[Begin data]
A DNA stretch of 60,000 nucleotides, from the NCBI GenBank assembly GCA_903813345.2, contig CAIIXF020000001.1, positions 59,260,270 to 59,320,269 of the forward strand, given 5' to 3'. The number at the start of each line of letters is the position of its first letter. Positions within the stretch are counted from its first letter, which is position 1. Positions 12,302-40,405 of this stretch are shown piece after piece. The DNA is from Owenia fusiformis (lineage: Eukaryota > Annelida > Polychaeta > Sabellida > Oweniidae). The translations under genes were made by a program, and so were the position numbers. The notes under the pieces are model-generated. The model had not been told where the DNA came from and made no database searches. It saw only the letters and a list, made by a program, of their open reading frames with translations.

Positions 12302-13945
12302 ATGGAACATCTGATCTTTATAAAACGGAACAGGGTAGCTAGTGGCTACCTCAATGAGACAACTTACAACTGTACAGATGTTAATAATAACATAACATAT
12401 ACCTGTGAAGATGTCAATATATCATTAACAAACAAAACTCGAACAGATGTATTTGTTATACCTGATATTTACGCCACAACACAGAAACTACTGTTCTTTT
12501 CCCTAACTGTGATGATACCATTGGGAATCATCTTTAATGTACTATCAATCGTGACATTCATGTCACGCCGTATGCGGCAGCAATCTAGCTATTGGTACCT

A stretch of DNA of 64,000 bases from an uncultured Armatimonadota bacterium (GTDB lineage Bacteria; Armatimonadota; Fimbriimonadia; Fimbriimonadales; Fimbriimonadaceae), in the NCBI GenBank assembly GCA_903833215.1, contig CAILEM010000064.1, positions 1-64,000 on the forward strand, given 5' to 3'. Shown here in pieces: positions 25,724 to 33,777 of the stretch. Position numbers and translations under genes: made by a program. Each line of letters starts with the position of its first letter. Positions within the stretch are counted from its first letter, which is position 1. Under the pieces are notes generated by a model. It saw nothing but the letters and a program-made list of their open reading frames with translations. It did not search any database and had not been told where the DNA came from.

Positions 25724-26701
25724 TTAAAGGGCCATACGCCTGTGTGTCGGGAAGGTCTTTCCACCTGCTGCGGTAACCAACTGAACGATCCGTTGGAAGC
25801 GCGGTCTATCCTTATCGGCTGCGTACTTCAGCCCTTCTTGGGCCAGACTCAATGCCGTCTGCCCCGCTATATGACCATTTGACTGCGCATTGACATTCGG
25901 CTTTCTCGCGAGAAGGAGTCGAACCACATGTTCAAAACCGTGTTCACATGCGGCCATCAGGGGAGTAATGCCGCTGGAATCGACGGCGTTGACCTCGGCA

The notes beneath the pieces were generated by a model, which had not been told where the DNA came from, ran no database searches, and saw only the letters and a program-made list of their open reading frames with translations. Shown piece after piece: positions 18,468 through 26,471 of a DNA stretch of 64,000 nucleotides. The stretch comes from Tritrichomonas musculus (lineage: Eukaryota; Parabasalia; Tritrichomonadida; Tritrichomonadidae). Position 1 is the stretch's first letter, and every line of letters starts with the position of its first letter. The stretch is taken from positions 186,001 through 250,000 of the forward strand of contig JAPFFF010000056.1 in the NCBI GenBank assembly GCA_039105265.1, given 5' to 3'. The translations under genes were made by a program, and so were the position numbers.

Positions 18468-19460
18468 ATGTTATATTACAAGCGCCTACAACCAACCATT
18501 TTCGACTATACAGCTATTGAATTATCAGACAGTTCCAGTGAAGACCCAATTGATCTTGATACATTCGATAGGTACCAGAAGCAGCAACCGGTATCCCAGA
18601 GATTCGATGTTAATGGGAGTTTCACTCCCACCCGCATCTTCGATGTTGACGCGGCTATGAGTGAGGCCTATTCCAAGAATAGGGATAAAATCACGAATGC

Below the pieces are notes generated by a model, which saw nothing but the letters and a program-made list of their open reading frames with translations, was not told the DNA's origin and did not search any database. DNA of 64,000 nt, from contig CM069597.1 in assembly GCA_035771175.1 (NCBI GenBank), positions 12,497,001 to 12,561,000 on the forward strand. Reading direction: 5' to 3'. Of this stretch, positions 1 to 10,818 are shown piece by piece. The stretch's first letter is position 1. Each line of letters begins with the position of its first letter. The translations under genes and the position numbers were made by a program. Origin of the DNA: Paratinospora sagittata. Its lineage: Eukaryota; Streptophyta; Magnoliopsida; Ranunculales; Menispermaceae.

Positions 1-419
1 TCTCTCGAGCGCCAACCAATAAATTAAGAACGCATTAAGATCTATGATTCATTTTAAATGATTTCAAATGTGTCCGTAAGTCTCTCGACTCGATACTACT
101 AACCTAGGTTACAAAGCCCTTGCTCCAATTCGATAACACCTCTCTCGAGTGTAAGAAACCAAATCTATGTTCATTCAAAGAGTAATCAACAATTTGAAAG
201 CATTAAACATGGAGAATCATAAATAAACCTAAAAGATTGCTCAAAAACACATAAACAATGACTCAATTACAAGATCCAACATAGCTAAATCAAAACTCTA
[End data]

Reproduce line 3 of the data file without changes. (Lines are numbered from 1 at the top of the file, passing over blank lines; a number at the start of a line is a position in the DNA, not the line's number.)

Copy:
12302 ATGGAACATCTGATCTTTATAAAACGGAACAGGGTAGCTAGTGGCTACCTCAATGAGACAACTTACAACTGTACAGATGTTAATAATAACATAACATAT